Sunday, July 10, 2011

In His Grandfatherly Way, Pete Seeger Entertains On At 89.

The Good: Good vocals, Good social message
The Bad: Instrumental accompaniment is a bit simple, Stories replay poorly.
The Basics: A creative and contemporary outing by Pete Seeger, At 89 is worth picking up, even if it will sound remarkably familiar to fans of Pete Seeger and friends.

One of the things I've learned quite quickly as a result of doing my monthly Artist Of The Month immersions is that the more experience one has with an artist, the easier it is to determine what their average sound is. As a result, some albums which may sound more impressive to those who only encounter the one recording sound more mundane to those who have followed an artist for some time or immerse themselves in an artist, as I have done with my July Artist Of The Month, Pete Seeger. I preface my review of At 89 with that note because it is entirely possible that those who have not heard much of Pete Seeger's music might enjoy the album a lot more than I did.

However, as I have been immersed in the works of Pete Seeger, At 89 strikes me as a very average album, both by Pete Seeger and by any folk artist. This is not to say it is bad at all, but it leaves little impression and it bears more of the conceits one would expect from a Pete Seeger album than truly give the listener something new. That said, the album is a live performance of Pete Seeger that captures well the feeling of being at one of Seeger's concerts. This includes audience participation and a few interstitials from Pete Seeger explaining the origins of some of the songs. Ironically, some of the stories are simply repeated under the relevant track listings in the liner notes, so in some ways there is the sense that the producers are filling the album up more than offering an incredible musical experience.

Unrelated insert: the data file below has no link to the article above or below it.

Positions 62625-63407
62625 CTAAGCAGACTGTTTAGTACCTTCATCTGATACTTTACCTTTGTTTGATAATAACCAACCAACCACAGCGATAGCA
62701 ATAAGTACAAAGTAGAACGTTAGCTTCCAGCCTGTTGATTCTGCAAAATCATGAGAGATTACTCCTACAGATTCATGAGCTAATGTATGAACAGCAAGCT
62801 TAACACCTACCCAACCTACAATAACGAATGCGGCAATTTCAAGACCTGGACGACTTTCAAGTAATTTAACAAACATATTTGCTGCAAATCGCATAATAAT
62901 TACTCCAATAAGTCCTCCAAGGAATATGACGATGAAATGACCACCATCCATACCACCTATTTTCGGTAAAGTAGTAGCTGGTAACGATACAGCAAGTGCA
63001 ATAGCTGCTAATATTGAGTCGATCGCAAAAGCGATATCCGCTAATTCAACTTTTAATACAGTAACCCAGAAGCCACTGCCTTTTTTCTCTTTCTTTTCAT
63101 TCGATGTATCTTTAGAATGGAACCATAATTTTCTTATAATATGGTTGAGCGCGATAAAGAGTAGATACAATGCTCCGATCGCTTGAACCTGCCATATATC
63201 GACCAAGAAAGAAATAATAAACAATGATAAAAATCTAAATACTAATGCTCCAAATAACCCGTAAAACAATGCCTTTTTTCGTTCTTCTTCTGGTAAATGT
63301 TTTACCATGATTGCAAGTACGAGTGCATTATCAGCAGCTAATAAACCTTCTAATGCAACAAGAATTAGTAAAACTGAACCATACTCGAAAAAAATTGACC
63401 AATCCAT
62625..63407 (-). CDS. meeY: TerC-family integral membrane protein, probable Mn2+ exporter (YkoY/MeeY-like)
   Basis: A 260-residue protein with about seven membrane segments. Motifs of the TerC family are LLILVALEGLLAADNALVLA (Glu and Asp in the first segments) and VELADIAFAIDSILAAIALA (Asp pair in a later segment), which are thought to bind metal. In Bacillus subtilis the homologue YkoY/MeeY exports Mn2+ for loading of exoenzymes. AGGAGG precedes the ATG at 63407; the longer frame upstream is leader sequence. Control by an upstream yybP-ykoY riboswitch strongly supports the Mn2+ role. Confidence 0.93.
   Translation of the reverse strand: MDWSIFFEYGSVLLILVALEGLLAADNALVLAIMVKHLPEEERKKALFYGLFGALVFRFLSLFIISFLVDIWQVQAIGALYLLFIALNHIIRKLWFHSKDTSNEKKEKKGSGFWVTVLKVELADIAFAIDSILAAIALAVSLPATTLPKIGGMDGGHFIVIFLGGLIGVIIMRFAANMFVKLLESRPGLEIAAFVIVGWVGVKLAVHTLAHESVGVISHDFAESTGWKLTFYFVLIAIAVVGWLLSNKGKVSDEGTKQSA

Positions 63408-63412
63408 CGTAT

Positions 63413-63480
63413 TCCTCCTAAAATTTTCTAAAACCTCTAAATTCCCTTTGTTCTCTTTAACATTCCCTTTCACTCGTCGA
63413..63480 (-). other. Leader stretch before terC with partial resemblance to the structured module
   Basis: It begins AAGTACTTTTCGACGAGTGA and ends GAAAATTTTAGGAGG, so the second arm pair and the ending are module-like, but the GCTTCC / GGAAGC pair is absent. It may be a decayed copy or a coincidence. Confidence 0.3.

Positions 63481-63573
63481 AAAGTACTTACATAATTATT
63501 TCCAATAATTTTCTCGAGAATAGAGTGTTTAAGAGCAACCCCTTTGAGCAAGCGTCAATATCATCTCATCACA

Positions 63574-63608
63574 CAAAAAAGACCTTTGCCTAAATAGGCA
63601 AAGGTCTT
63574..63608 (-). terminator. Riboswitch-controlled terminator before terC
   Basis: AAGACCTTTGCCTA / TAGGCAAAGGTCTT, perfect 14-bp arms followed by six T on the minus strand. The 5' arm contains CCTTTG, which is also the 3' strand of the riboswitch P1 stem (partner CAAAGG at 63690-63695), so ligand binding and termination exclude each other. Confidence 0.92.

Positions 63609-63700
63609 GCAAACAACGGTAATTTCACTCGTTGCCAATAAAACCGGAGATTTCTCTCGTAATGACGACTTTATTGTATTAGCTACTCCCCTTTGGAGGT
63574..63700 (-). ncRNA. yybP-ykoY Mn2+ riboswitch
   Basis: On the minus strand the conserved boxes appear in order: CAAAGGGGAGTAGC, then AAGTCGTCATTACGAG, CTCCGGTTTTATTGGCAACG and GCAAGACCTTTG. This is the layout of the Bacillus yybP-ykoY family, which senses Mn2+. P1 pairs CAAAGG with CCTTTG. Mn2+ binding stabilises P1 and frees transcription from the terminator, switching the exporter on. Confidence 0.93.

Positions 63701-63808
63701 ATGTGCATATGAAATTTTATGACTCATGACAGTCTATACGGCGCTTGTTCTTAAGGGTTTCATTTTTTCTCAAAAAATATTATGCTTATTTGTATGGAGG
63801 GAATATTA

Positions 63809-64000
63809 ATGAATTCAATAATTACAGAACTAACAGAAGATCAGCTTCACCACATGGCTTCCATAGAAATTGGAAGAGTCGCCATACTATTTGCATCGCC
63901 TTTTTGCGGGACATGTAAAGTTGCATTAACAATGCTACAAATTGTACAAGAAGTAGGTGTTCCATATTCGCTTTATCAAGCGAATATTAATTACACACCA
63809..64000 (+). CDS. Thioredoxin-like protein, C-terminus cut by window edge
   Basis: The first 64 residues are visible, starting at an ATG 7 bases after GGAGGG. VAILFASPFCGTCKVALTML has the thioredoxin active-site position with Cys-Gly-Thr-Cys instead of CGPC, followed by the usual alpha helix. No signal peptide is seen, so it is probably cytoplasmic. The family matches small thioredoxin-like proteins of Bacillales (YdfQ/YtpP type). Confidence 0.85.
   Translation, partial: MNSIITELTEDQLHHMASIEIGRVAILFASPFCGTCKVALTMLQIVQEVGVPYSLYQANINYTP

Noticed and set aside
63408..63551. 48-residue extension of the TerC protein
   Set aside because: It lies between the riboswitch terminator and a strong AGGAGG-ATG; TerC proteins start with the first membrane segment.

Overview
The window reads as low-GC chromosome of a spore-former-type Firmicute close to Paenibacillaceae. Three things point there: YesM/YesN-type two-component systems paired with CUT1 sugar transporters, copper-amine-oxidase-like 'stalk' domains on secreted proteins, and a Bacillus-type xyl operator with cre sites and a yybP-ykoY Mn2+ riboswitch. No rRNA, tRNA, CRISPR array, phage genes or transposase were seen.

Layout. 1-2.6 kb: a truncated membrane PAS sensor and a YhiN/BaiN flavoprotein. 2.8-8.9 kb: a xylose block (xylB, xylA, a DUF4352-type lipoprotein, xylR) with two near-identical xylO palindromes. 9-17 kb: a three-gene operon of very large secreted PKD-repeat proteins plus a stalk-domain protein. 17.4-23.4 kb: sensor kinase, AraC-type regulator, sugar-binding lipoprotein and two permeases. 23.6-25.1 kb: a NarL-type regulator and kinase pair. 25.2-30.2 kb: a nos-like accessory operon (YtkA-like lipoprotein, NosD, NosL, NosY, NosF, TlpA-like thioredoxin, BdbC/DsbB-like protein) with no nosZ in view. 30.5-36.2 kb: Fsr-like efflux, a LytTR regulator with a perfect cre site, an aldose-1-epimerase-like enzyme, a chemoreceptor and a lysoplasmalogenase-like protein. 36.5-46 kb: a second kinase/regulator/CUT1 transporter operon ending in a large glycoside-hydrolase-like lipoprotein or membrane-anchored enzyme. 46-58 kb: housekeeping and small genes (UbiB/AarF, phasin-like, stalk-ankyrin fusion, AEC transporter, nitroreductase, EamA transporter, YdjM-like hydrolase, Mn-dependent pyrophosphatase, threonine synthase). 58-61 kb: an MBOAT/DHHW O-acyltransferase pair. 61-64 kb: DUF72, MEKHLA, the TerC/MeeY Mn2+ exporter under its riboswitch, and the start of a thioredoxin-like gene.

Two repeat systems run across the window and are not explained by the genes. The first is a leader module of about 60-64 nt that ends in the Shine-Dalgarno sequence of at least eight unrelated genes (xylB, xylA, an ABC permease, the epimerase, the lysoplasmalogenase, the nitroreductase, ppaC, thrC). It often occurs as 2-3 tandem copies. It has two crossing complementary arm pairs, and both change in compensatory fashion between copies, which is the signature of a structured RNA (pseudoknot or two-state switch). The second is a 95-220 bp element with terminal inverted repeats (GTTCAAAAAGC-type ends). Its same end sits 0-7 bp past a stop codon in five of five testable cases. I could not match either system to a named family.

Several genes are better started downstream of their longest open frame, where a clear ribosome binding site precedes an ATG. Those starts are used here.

With thirty-two tracks, twenty-five of which are actually songs, At 89 is one of the newer albums that actually showcases more of Seeger's newer works. Of the twenty-five songs, Seeger wrote nine of the songs on his own and co-wrote most of the others. This album is light on traditional folk songs that are more universally known - "The Water Is Wide" is the only one that stands out to me - and before several of the songs, Seeger talks about organizations he is involved with and social causes he supports, like keeping public parks in public hands as opposed to selling them off. Seeger sings almost all of the primary vocals, though "It's A Long Haul" is essentially a duet. As well, Seeger performs on either banjo or guitar on each of the songs, though this album has him backed by several other musicians. Pete Seeger is credited as a co-producer, so this album is inarguably his musical vision at age eighty-nine. That musical vision packs 64:38 onto the compact disc and that's better than most new artists.

And it's a decent musical vision. Seeger sings about the environment and labor conditions ("Throw away That Shad Net (How Are We Gonna Save Tomorrow?)") and he works to provide a different perspective on american history with "The First Settlers." He preaches peace, love and happiness on "We Will Love Or We Will Perish" and he encourages world peace by singing a cover of "If This World Survives." Thematically, At 89 has a very classic folk approach and Pete Seeger is just the man to present such an album.